"It's everything from thermostat controls that are too high on the wall to bathroom configurations that are wrong," Ronald Ray Smith of the Disabled Rights Action Committee told the Press, which reported that Smith had "personally filed 30 complaints against developers around the valley." DRAC has, in fact, been the driving force behind most of the access violations legal actions. "If you've built an apartment or condominium project since 1991, it's probably out of compliance," Suzanne Thomas of the Nevada Governor's Committee on Employment of People with Disabilities told Ward.

In late March, the Justice Department sued Inland Empire Builders for its Echo Bay condominium, which, charges the suit, has over 1,000 doorways too narrow for a wheelchair to go through. . Oasis Residential Corp and the 13,500 area units it developed is also under review. HUD "is negotiating with dozens more builders at scores of communities to get them into compliance," said the Business Press. .

At Rock Springs' Canyon Willow complex, resident Joan Albstein filed suit against the developer in December over lack of access for her daughter, who uses a wheelchair. "The 300-unit complex is in many ways typical of Las Vegas new construction," wrote Ward. "Though it was built in 1993, it lacked the required curb cuts for wheelchairs." Some ground-floor units have steps leading to their doorways. Interior doors widths are 28 inches instead of the required 32 inches.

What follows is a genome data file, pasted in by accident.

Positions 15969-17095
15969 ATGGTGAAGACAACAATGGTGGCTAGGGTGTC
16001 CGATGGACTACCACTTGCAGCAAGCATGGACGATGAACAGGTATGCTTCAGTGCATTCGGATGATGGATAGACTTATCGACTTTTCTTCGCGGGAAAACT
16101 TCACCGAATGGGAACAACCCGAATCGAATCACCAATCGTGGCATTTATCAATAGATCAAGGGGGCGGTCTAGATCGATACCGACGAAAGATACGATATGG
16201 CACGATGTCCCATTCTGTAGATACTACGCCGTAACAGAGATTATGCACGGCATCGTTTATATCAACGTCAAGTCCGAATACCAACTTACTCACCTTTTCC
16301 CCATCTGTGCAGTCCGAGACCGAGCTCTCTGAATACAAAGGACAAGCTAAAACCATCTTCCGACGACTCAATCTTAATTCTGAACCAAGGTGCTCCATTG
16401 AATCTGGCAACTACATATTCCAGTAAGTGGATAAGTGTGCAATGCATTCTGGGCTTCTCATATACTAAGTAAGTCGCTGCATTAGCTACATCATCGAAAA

Albstein told the Press, "You would think that Las Vegas would have the best access in the nation because everything is so new. But you can't go five feet without running into a problem. This seems discriminatory to me."

The Governor's Committee has joined with the Southern Nevada Home Builders to hold periodic meetings to detail the federal regulations, reported the Business Press. "Attendance, however, has been spotty."